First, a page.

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Discussion Starter #1
Hello All,

Just my 2 cents, exchange rates may vary.

The engine oil additive package often called "Zinc", refers to the compound ZDDP which is an abbreviation for a much longer scientific set of names for Zinc and Phosphorus that I am not going to try and type out. Apparently, this compound does a number on catalytic converters and has been reduced in most typical automotive engine oils.

Per the literature, the ZDDP is a clingy particulate that works to prevent metal to metal contact under high load, and makes a big difference with flat tappet camshafts.

After getting my first Walk behind Gravely, a 1968 model L, I started to dig around about oil types and came to the conclusion that the High ZDDP should make sense for these older engines, and in particular the bronze gear in the differential.

My search first landed me on the Valvoline VR-1 Racing Oil, and I've tried that in my L with no issues so far.

Digging around some more, I find that the Lucas Hot Rod and Classic Motor Oil has about twice the ZDDP of the VR-1, So I ordered a case of 3 of the 5 Quart jugs.

I put the Lucas in the Kohler engine and gearbox of my Commercial 10A and will see how it goes.

Lucas also has a Marine Engine Oil with even more ZDDP, but I was able to find the Hot Rod stuff much easier.

Just looking to pass along my thoughts, but I am far from an expert on this stuff, just a guy looking to protect his old beaters
 

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I try and keep it simple.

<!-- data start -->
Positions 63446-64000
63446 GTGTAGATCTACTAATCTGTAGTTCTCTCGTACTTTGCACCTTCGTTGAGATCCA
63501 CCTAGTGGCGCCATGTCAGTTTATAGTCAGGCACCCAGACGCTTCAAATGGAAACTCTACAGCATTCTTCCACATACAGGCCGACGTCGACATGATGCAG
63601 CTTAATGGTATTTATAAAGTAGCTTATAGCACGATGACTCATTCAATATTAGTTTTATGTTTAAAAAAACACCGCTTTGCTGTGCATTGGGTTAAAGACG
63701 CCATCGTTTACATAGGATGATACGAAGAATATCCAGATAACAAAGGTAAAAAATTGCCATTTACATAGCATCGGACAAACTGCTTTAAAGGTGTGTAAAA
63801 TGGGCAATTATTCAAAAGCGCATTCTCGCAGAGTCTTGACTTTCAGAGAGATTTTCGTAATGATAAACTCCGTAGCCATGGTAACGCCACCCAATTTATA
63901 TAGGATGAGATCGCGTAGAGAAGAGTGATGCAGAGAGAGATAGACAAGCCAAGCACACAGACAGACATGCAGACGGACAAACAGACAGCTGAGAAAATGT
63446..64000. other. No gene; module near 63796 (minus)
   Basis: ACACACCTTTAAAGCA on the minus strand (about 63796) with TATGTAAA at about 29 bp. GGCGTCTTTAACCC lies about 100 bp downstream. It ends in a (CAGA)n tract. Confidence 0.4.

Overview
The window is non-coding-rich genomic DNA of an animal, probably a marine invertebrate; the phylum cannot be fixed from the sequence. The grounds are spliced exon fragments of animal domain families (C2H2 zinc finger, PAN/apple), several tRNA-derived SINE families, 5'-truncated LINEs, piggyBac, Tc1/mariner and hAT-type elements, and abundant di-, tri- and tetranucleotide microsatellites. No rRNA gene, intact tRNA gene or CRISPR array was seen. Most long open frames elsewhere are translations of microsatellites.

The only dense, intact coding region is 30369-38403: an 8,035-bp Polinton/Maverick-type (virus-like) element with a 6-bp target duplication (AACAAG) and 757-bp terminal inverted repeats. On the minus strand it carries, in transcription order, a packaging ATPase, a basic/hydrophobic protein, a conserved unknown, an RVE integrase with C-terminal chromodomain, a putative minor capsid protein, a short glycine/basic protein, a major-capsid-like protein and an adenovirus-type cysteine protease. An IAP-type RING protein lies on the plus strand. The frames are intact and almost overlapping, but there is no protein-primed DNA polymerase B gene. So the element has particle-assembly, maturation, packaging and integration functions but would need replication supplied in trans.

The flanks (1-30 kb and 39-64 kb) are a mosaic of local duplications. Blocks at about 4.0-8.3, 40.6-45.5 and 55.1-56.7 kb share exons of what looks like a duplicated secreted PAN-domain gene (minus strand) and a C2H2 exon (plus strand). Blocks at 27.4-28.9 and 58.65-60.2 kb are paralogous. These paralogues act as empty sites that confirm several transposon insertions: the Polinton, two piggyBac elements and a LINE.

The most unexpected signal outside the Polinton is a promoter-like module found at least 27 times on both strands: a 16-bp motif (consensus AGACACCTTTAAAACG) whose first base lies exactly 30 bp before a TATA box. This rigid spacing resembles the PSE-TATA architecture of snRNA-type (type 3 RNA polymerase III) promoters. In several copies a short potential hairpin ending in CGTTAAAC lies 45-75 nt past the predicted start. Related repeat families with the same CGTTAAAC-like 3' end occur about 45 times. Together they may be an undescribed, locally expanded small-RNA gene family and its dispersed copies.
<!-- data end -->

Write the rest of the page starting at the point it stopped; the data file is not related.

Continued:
I run 15/40 diesel oil in both my 212 tractors.
Then they get some Lucas oil stabilizer.
I also add it to the diff/ trans assembly.
It has been working great.
20190412_180908_1565039769907.jpg
 

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Years ago a product called Street Legal Oil Boost (SLOB) was on the market and I bought around 20 bottles. It's 4800 ppm of zinc.
I use it in my older engines.


Sent from my LG-G710 using Tapatalk
 

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Gentelmen,

There is no wonder product that can cure abuse, the abuse of neglect of not changing oil frequently, the erroded metal in important places; and/or the self-inflected abuse of pumping unflitered oil right back into a crank pin, aka low volume oil pump system.

Whatever or however the abuse a tractor incurred thrity to sixty years ago cannot be corrected buy a traveling salseman promissing a mircle cure in a bottle. His miracle juice may 'fill' a void temporaly, but metal worn away, is metal worn away.

A full-flow oil filteration system was one of Gravelys greatest improvements. No more junk pumped right back into the crank pin, drive pinion bushing, and sun gear. Unfortunely the conversion kits from low to high volume are no longer available. The conversion with the proper parts from donner tractors is doable, but it is a complete tear down and splitting bottom cases. The oil pump drive gear shaft has to be changed.

Roger,